Pale Blue Dot

I can’t remember the last time I looked up at the night sky and counted stars.

When I was a kid, I would do it all the time. I wasn’t very good at finding the Big Dipper, but I could mostly find Venus. It was fun to read an old Star Trek children’s book that featured the star Fomalhaut and know it was really up there somewhere.

Nowadays, I take the dog out for his evening constitutional and look up. Of course, I now have the awesome Star Chart app on my phone and I can quickly find the names of the stars, planets and other assorted objects in the night sky. I’m not counting them, but I am having a bit of fun holding my phone up to sky looking like I’m trying to get the perfect shot of the galaxy filled with stars.

Observing the night sky makes me feel insignificant, like the old Calvin and Hobbes strip. It makes me think about outer space and how small we really are. How fragile we are.

I think of Carl Sagan at the Pale Blue Dot quote:

Look again at that dot. That’s here. That’s home. That’s us. On it everyone you love, everyone you know, everyone you ever heard of, every human being who ever was, lived out their lives. The aggregate of our joy and suffering, thousands of confident religions, ideologies, and economic doctrines, every hunter and forager, every hero and coward, every creator and destroyer of civilization, every king and peasant, every young couple in love, every mother and father, hopeful child, inventor and explorer, every teacher of morals, every corrupt politician, every “superstar,” every “supreme leader,” every saint and sinner in the history of our species lived there-on a mote of dust suspended in a sunbeam.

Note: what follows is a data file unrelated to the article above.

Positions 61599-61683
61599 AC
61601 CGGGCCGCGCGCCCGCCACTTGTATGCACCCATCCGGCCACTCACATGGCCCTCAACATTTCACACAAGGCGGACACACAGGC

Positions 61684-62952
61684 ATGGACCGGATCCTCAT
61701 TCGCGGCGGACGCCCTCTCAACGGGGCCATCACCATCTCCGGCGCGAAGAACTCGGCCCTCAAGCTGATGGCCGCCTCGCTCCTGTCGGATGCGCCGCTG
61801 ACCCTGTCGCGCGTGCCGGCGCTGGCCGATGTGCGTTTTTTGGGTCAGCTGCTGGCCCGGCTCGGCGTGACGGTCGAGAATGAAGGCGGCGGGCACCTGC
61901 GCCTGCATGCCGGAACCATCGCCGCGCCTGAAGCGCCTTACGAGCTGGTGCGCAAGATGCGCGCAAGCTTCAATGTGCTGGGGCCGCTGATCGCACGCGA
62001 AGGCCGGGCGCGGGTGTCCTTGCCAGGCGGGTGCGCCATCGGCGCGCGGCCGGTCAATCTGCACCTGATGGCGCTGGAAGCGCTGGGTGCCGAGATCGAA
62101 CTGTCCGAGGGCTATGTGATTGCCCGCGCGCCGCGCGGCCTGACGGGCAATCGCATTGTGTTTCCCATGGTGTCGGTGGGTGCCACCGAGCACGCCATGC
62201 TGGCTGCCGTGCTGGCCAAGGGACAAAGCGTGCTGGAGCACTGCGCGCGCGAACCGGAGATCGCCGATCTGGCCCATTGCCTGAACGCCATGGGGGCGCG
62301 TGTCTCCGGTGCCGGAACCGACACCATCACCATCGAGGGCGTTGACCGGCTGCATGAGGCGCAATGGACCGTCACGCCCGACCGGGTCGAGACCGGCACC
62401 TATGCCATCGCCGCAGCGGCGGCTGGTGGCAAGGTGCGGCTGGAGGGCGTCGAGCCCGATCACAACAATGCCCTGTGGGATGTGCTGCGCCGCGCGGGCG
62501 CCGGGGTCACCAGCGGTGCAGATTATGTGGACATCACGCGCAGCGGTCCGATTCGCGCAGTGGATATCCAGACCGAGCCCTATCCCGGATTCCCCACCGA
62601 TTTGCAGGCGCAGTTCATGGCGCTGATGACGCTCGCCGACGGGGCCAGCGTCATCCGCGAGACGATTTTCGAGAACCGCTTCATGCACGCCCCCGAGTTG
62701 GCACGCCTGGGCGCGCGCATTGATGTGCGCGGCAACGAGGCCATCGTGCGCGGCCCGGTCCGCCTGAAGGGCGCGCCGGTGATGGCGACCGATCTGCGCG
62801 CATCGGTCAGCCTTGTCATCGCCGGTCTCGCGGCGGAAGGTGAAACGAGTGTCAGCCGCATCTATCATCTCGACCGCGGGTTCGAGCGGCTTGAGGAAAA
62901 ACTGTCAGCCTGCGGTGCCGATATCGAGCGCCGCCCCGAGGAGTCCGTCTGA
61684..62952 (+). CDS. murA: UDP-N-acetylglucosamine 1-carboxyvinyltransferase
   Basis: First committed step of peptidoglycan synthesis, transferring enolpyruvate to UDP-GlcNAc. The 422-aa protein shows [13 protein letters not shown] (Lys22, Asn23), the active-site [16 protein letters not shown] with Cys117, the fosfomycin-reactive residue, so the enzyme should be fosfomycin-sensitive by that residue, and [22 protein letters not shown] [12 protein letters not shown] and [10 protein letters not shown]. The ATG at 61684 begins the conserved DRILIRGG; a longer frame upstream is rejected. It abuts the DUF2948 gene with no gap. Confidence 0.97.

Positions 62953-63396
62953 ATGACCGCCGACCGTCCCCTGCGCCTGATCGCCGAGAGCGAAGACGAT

Looking up at the sky I want to go back to a simpler time when everything wasn’t so crazy and partisan and angry. I remember the joy of laying on the grass, staring at the stars and thinking how lucky I was to be living at this right exact moment. I thought how vast the universe was and wondered if I could play even a small, but significant part.

Periodically, I have to turn off the TV news or social media and cleanse my eyeballs of the this is fine time we’re living in. I spend more time walking my yard at night then I can remember in recent memory. I think it’s time to look at the stars, find Mars, find Fomalhaut, and maybe find some inner peace.

Soon, I’ll play my small, but significant part. Will you?